Is Australia on 220v? This is pretty standard for a high BTU portable unit on a 110v/15 amp circuit. Its done the same in 3 different places, even when its isolated to its own breaker. The single phase wiring to the panel in north america homes can't handle these things...

 

My other plan was to have an electrician come and add a couple dedicated 15 amp circuits to my office area to ensure that both my homebrewing equipment (i also run an electric brewing system that puts a big strain on the 110v power when in use) and computer equipment are on their own circuits away from the rest of the outlets/lighting. Would this be a better way to isolate the PC from the air con (and brewery)?  

 

8 hours ago, Kilrah said:

No, it's all the time. 

Is this only for the battery side or for the power surge side as well? Would I be better going with the 1500VA/900w version? Its a workstation running Ubuntu (w/AMD Ryzen 3800x, 32gb ram, Radeon RX 5600XT, 2 24inch ASUS artpro 1200p monitors) that I use to crunch numbers/do SCA/DAST scans/builds that would make my macbook boil water, and do a bit of gaming on in the evening. I plan on keeping the macbooks on a separate power bar.

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10 minutes ago, ReganCACS said:

Is this only for the battery side or for the power surge side as well?

Only for battery backed/regulated side. 


F@H
Desktop: i7-5960X 4.4GHz, Noctua NH-D14, ASUS Rampage V, 32GB, RTX2080S, 2TB NVMe SSD, 2x16TB HDD RAID0, Corsair HX1200, Thermaltake Overseer RX1, Samsung 4K curved 49" TV, 23" secondary

Mobile SFF rig: i9-9900K, Noctua NH-L9i, Asrock Z390 Phantom ITX-AC, 32GB, GTX1070, 2x1TB NVMe SSD RAID0, 2x5TB 2.5" HDD RAID0, Athena 500W Flex (Noctua fan), Custom 4.7l 3D printed case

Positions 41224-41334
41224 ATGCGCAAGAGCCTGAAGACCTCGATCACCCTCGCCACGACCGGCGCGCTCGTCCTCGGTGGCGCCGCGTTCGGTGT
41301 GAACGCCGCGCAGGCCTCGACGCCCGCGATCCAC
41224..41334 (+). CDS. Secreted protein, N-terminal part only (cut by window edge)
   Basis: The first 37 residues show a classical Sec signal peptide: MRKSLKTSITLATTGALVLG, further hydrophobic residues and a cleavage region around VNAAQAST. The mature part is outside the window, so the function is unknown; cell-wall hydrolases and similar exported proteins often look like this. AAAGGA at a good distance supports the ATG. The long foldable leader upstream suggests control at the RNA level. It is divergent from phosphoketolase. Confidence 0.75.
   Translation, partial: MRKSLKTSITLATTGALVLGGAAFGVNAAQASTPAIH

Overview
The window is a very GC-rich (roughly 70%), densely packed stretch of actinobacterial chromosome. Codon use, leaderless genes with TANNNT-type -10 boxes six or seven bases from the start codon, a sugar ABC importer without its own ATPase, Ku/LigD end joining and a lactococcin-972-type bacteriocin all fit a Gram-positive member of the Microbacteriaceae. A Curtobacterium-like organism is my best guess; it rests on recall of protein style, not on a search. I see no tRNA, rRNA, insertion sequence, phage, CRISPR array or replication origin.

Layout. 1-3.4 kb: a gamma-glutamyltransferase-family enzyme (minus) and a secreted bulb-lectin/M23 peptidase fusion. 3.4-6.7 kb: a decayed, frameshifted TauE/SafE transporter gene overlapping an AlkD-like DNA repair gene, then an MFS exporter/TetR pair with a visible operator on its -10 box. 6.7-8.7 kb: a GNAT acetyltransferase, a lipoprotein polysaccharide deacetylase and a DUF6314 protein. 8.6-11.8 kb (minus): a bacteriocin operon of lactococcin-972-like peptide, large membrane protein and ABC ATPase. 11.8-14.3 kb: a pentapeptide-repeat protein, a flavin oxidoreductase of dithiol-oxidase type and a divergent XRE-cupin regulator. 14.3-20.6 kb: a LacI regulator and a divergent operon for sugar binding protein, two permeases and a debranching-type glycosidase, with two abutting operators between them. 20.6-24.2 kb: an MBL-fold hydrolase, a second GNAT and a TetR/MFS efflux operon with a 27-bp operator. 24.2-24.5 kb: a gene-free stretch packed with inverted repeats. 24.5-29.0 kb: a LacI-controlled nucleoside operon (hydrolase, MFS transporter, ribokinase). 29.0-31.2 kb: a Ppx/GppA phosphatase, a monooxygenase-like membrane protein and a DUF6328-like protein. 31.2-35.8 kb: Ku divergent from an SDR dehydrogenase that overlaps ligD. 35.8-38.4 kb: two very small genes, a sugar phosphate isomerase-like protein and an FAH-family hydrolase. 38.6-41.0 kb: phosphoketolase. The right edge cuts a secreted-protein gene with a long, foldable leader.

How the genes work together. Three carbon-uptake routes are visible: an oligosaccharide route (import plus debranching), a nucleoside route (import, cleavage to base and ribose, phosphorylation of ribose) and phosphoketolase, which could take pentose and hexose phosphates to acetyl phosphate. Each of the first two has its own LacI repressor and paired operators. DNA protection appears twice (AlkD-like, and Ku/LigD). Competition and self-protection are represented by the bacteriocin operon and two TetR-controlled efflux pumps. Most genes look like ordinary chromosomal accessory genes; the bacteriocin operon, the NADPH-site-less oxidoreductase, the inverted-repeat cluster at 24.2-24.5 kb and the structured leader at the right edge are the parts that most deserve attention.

Dell XPS 2 in 1 2019, 32GB, 1TB, 4K

 

GPD Win 2

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10 hours ago, ReganCACS said:

 

 

But I have some concerns about reviews I have seen of this device and similar items (like equiv VA/Watt rated devices from CyberPower):

  1. I have seen claims that support/service is non existent for this tier of "consumer" UPS, and that people have not been reimbursed for damages to equipment.
  2. I have seen reports claiming that the BR1000MS does not have a true sinewave, despite the manufactures claims, and that it has damaged PSU's because of this.
  3. I have seen claims that the BR1000MS does not actually regulate power output, and that it is not effective for brownouts despite the manufactures claim of having AVR.

 

This is why end user reviews are complete bullshit.  Half of them are posted by people that have no idea what they're doing. 

 

That UPS does have true sine.. though it doesn't matter.  Any PSU made in the last decade doesn't care. 

 

That UPS does have AVR, as any line interactive UPS would. 

 

And APC does have decent warranty and post-sales service. 

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I bought a APC 700VA for my NAS a while ago and so far have been nothing but happy about my purchase. I also read some of the reviews claiming that there was a bunch of marketing and false claims surrounding these products and while I have not checked the output on any oscilloscope, I was able to get away with overclocks (only cpu and only as a test as the UPS only provides 390w) on my main rig that were highly unstable when using the mains power, so something is going on behind the plastic that makes your AC more better :P


  • Daily Driver : Ryzen 5 3600 - Aorus Ultra Gaming x470 - Strix RTX2070 - (4x16Gb) HyperX Fury Black 3200MHz - Corsair Carbide 300r
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On 8/16/2020 at 5:03 AM, ReganCACS said:

My other plan was to have an electrician come and add a couple dedicated 15 amp circuits to my office area to ensure that both my homebrewing equipment (i also run an electric brewing system that puts a big strain on the 110v power when in use) and computer equipment are on their own circuits away from the rest of the outlets/lighting. Would this be a better way to isolate the PC from the air con (and brewery)?  

 

Would probably be a good idea. Your best bet would be to discuss what you are trying to do with a reputable electrician and see what they recommend. 


Quote or tag me @Lemtea so I can see your reply. 

PSU Tier List


FIRESTARTER: I5 760 @ 4.0GHZ | XFX R9 280X DD | 8GB RAM | CRUCIAL MX500 250GB SSD | OCZ ZX 1000W | CM 690 IIIWin 10